Post-Concussion Syndrome Treatment in Cambridge, OH
What is Post-Concussion Syndrome?
Post-concussion syndrome (PCS) is a collection of symptoms that some people develop after they have suffered a concussion. A concussion is type of traumatic injury that causes the brain to move slightly within the skull. This movement can momentarily disrupt electrical activity within the cells in the brain, which can cause the brain to stop working properly for a short period of time. PCS is a medical condition that persists for a period of time following a traumatic brain injury, and this period of time can range from weeks to months.
Not all people who experience concussions or other head injuries will be affected by this condition. PCS is usually worse in individuals who have had previous concussions or brain-related injuries. Every case of PCS is different, and the level at which patients experience symptoms depends on the severity of the injury. In most individuals, PCS symptoms occur within the first seven to 10 days following the injury.
How is PCS Diagnosed?
Concussions are typically diagnosed by an emergency room physician, but ongoing care is recommended for patients with recurring concussion symptoms. Because there are no definitive tests to diagnose PCS, physicians diagnose individual symptoms of PCS using physical and cognitive tests. A physician will start by gathering information about the patient's concussion exposure, medical history and family history. The most commonly used criteria for diagnosing PCS comes from the International Classification of Diseases (ICD-10).
According to the ICD-10, post-concussion syndrome is characterized by symptoms in three or more categories that are present no later than four weeks after the injury. The ICD-10 classification system also requires a history of head trauma with loss of consciousness. Criteria for PCS diagnosis using the ICD-10 is divided into six categories, and patients who suffer from PCS experience at least three of the following symptoms:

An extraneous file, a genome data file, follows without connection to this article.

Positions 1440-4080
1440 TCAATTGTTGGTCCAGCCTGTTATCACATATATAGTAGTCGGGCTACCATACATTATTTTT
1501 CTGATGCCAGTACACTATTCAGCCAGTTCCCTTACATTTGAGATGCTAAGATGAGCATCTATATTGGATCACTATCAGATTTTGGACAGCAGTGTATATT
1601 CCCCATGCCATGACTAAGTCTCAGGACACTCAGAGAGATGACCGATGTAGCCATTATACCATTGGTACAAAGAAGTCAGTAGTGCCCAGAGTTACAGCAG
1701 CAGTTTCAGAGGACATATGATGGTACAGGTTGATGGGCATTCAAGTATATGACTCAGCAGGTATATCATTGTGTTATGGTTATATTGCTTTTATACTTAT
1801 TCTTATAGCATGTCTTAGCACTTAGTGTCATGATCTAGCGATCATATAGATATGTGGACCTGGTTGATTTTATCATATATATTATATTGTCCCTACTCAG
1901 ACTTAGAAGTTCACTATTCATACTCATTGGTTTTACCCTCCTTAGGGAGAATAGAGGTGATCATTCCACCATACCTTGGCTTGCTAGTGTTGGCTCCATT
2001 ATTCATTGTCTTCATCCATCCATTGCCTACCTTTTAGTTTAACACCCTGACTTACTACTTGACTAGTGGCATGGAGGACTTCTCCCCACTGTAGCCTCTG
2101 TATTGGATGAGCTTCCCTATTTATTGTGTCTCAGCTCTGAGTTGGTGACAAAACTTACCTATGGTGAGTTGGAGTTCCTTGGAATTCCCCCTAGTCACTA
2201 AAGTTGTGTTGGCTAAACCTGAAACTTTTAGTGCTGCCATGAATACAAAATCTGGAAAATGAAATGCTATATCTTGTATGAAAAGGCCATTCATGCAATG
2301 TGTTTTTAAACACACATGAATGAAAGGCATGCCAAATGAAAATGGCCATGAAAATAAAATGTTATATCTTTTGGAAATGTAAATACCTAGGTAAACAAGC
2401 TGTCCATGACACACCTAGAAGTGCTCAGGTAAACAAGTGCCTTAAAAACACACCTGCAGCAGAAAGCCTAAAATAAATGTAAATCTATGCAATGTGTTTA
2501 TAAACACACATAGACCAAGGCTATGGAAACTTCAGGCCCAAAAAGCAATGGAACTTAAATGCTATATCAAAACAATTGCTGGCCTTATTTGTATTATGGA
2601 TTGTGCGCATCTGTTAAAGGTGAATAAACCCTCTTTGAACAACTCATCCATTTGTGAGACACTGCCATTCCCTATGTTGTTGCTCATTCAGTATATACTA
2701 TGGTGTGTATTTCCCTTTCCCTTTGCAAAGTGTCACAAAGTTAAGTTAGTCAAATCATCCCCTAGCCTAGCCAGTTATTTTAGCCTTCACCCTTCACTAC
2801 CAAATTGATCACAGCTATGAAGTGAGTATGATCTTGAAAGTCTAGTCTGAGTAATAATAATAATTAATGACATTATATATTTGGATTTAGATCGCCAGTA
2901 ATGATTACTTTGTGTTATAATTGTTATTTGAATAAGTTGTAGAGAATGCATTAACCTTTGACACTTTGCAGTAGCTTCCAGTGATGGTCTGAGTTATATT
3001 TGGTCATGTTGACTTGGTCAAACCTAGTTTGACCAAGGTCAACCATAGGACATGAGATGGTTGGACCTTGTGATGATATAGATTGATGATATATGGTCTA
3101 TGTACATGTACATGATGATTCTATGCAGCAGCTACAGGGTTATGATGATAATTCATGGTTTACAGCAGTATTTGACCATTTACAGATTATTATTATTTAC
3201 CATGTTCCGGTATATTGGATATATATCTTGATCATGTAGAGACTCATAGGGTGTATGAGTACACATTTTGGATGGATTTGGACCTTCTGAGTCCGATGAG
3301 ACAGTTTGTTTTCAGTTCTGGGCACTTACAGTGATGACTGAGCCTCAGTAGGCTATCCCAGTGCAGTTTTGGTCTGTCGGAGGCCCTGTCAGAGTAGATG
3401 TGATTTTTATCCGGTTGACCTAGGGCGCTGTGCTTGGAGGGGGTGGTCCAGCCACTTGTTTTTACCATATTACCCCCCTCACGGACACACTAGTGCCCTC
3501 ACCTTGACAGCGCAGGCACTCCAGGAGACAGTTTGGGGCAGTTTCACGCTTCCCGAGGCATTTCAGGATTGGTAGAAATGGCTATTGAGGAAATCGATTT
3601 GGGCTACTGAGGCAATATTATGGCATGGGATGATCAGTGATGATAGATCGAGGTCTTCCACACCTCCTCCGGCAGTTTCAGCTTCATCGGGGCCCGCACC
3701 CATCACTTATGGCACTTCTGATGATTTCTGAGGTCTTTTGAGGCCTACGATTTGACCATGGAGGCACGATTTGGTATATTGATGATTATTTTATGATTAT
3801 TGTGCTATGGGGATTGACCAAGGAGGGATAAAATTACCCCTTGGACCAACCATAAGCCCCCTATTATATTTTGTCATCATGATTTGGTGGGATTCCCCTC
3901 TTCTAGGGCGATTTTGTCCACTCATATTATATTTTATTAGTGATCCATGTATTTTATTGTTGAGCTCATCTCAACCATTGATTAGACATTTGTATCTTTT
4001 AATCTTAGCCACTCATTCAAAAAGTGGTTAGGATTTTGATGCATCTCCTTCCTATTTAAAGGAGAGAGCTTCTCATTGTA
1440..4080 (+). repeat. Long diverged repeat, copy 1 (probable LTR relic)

- Headaches, dizziness, fatigue, reduced noise tolerance
- Irritability, depression, anxiety
- Subjective concentration, memory or intellectual difficulties
- Reduced alcohol tolerance
- Preoccupation with the above symptoms and fear of brain damage with hypochondriac-like tendencies
For patients with severe head injuries or extreme symptoms of PCS, brain imaging—such as a CT scan or an MRI—may be ordered to help detect more serious problems like major bleeding and brain tissue damage.
How is PCS Treated?
Most individuals suffering from post-concussion syndrome are able to recover with rest and by minimizing stress, although individual symptoms can be addressed and managed. For example, patients who suffer from persistent headaches may be prescribed migraine or pain medications for short-term relief. Physical and behavioral therapy may also be recommended for problems such as loss of balance and memory. Some physicans may also use the following to treat PCS:
- Prolotherapy: This holistic procedure involves a series of injections that produce a healing response within the damaged tissue, ultimately leading to repair of the damage.
- Platelet-rich plasma: The physician extracts a small amount of a patient's blood to develop a concentration of platelets and growth factors naturally found in the body that are then injected into the damaged area to promote healing.
- Stem cell therapy: Stem cells are drawn from the patient's body and are injected into the treatment area.
- Hyperbaric oxygen: This therapy is used to greatly increase oxygen uptake to the brain, nervous system, skeletal muscle and all body tissues.
- Supplements: A supplement program can be used to reduce oxidative stress and improve mitochondrial function.
If a patient experiences anxiety and depression, he or she may be referred to a psychiatrist for psychological support. This type of therapy helps patients understand their losses and impairments while encouraging hope and continued effort in rehabilitation. Antidepressants and/or anti-anxiety medications may also be prescribed to treat depression, anxiety or headaches.
Most people with PCS fully recover, but it can be difficult to predict when this might occur. PCS usually goes away within three months, but there have been cases that have lasted longer. Request more information about post-concussion syndrome treatment today. Call (740) 439-3515 or contact Medical Associates of Cambridge, Inc. online.
Medical Associates of Cambridge, Inc.
Address1515 Maple Drive
Cambridge, OH 43725
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